After the World Summit on Sustainable Development, Clouds was looking for another challenge, even though she was still running her consultancy she saw an advert for a lecturer position at Monash University in South Africa, teaching climatology and Environmental Science. She applied and got the job and spent a very happy few years there, loving teaching and doing her Graduate Certificate in Higher Education. She learnt a lot, but circumstances within the University caused her to leave and focus on consulting. She is still an honorary research associate in the school of Geosciences at Monash Australia and has many close friends linked to the University.
Travelling the world
Her desire to work in the Antarctic was coming to the fore, it had been a dream for longer than she could remember, but there was always something in the way, fencing, studying and working. She decided that the way to do it was to work on expedition ships taking tourists to these amazing places. But how do you get a job on one of these ships? Well, she found people who worked in the industry and they all came back with the same advice, you can’t get a job unless you know how to drive a zodiac. She had no idea how to drive a zodiac, living 600km from the nearest ocean, she had never been on the sea! Well if that was what needed to be done then so be it. She found a place where they would teach you to drive boats and she passed all the exams and practicals to get her skippers ticket (boat drivers licence). She then sent out her CV to all the companies she could find and one came back to her and agreed to try her out. This was a start and another company then gave her a longer contract in the Arctic and this is where it all started. That was 5 years ago and she still loves working on the ships in remote areas. Clouds has travelled many times to both Polar regions and to many countries in between, including countries in Western Europe, Scandinavia, South and Central America and North America.
A couple of years ago, Clouds sold her business to her business partner, something she was happy about as it had become very stressful from an administrative point of view and she no longer had the enjoyment working in the business that she had 10 years previously. However, after a couple of years not being in the environmental industry she started feeling a yearning to go back to working in the environmental field, but not as a consultant and not in Government, but somewhere where she could feel she was making a difference. The opportunity presented itself, as so many opportunities do, in an advert for a part time assistant to the Environmental Operations Director of the International Association of Antarctica Tour Operators (IAATO). She applied and got the job, which now allows her to make a difference in the way tourism is managed in the Antarctic. The IAATO team, of only four people is dynamic and achieve so much in many different areas, again Clouds is loving her job. Lots of different challenges, being able to do everything else she does and making a difference.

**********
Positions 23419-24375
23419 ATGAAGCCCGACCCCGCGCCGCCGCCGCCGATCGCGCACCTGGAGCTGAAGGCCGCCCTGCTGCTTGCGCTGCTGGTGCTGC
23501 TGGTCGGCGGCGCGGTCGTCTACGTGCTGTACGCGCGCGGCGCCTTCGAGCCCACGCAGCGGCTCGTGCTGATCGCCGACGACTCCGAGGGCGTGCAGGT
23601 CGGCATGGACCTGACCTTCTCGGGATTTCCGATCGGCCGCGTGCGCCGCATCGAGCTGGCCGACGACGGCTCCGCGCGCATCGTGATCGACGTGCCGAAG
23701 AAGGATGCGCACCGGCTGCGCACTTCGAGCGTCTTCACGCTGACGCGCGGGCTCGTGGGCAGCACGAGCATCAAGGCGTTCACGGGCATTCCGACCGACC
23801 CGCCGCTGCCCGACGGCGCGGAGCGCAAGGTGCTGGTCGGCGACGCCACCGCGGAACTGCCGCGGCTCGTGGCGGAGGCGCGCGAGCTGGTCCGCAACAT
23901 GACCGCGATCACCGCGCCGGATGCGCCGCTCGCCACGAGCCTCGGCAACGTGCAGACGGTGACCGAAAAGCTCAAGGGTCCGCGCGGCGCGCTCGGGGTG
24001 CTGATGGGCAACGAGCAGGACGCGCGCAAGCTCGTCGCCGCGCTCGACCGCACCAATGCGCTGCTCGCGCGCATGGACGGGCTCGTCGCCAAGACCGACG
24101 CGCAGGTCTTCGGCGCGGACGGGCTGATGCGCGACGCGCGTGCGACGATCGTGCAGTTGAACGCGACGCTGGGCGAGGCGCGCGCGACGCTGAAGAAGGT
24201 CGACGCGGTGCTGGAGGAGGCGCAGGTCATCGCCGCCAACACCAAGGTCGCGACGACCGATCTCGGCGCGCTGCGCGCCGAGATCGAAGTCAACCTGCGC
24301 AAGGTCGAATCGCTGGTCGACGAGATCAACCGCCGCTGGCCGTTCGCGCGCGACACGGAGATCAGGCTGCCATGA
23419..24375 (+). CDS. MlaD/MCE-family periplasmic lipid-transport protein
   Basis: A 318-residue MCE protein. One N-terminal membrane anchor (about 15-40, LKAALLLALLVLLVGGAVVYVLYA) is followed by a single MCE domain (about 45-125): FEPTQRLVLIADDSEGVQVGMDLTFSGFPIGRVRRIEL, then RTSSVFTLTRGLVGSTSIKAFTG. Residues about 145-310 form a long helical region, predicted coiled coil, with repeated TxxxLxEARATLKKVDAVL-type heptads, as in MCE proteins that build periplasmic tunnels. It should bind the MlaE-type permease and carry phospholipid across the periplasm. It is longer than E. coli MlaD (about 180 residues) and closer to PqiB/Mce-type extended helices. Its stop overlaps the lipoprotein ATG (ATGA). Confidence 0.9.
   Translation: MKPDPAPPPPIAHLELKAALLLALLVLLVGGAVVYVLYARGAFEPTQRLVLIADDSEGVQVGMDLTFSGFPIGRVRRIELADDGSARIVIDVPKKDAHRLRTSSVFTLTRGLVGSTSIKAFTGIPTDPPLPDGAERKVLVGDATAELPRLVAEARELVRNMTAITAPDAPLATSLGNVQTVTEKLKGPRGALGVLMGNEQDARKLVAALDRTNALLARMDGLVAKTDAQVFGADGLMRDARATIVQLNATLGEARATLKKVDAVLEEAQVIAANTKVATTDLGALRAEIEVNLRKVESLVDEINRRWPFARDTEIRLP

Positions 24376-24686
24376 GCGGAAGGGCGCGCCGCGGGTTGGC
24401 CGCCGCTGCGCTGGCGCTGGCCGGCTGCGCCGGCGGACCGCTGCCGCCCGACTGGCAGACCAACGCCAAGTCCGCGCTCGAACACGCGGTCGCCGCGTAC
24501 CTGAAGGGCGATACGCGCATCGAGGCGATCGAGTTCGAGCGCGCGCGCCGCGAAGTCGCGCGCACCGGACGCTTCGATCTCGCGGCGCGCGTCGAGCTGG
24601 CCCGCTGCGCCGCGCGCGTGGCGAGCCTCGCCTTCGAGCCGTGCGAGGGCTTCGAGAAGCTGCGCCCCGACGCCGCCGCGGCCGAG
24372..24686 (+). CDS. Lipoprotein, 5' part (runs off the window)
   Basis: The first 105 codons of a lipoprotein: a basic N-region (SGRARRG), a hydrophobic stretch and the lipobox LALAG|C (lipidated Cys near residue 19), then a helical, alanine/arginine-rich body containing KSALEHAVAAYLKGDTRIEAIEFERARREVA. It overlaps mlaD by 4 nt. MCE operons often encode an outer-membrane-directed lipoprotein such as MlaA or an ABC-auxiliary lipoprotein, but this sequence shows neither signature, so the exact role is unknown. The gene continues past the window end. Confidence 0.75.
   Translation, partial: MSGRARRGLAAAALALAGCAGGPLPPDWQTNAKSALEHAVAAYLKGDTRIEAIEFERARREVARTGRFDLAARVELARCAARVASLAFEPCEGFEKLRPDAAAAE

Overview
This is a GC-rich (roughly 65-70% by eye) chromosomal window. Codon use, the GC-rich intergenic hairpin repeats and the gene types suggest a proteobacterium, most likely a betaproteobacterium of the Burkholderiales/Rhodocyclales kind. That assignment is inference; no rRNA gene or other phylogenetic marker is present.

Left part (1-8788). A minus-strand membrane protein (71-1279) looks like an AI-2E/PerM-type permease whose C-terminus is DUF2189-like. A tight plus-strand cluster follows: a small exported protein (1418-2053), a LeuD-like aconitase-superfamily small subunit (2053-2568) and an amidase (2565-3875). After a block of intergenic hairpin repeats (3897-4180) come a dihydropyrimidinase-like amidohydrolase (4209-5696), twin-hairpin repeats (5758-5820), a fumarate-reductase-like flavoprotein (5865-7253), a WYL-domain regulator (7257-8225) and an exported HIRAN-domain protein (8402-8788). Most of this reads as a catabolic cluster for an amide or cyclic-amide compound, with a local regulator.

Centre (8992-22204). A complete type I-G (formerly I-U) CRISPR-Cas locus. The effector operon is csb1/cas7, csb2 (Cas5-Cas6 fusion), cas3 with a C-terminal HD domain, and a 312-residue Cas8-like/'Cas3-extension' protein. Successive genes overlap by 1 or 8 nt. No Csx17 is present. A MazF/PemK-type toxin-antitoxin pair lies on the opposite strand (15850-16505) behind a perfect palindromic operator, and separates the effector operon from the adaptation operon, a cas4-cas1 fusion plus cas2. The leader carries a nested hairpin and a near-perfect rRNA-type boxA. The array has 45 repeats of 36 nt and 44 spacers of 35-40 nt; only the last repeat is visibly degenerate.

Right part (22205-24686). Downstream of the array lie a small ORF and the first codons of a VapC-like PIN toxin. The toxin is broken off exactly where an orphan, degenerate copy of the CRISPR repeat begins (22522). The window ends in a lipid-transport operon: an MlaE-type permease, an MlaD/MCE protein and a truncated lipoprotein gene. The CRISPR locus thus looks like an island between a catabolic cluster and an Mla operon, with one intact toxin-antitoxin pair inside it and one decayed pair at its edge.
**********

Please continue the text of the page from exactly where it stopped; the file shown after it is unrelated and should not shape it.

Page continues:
Where does saving lives come in, you ask? Clouds doesn’t know where her interest in emergency medical care came from, but she had an interest in it from school and it was only once she stopped fencing that she had the time to follow this passion. She started as a volunteer Basic Life Support medic in 2001, then upgraded her qualification to Intermediate Life Support medic part time in 2005 and in 2010 took the giant leap and took a year off work to complete her Advanced Life Support paramedic qualification. This cost her dearly in financial terms, as apart from paying for the course it meant a year without income and she still had to pay her expenses. Would she do it again? Absolutely, she says. It has put me in the place where I want to be. Able to help people to the best of my ability and able to teach a whole variety of courses (Clouds has been working towards instructor status in numerous Advanced Life Support courses since qualifying). She can then help others to provide the best level of care. She loves teaching and working as a volunteer, where she works for the City of Johannesburg, in the poorest and most dangerous areas, but where she feels she can make a difference.
Clouds’ has a deep desire to assist those less fortunate and through the work of the Johannesburg branch of Soroptimists International she has been able to assist women and children to deal with the circumstances that they live in. Soroptimist International is a professional women’s organisation working through service projects to improve the lives of women and children. Clouds has been a Soroptimist since 2001 and during this time has been the President of the Johannesburg club.
Clouds is still an introvert and doesn’t believe she was given any special gifts or talents. She maintains that she decided what she wanted to do, found out what was required and went out there and does it. She feels that much of her life has been to prove to people that she can do what she sets her mind to. Her best advice to anyone, young and old, is if you dream something, go out there and start it. Don’t listen to those people who say you cannot do it. If you listen to them, they will be right. Follow your passion, if you love the work you do, you will never work another day in your life. If she stops enjoying what she is doing, she moves onto something else. And remember, you will not always get what you want, or what you work for. Not everybody will be on your side. Just ignore people like that, prove them wrong. Clouds has a passion for teaching, the environment and emergency medicine, an unusual combination, but hopefully she has had and will have a positive impact on people’s lives.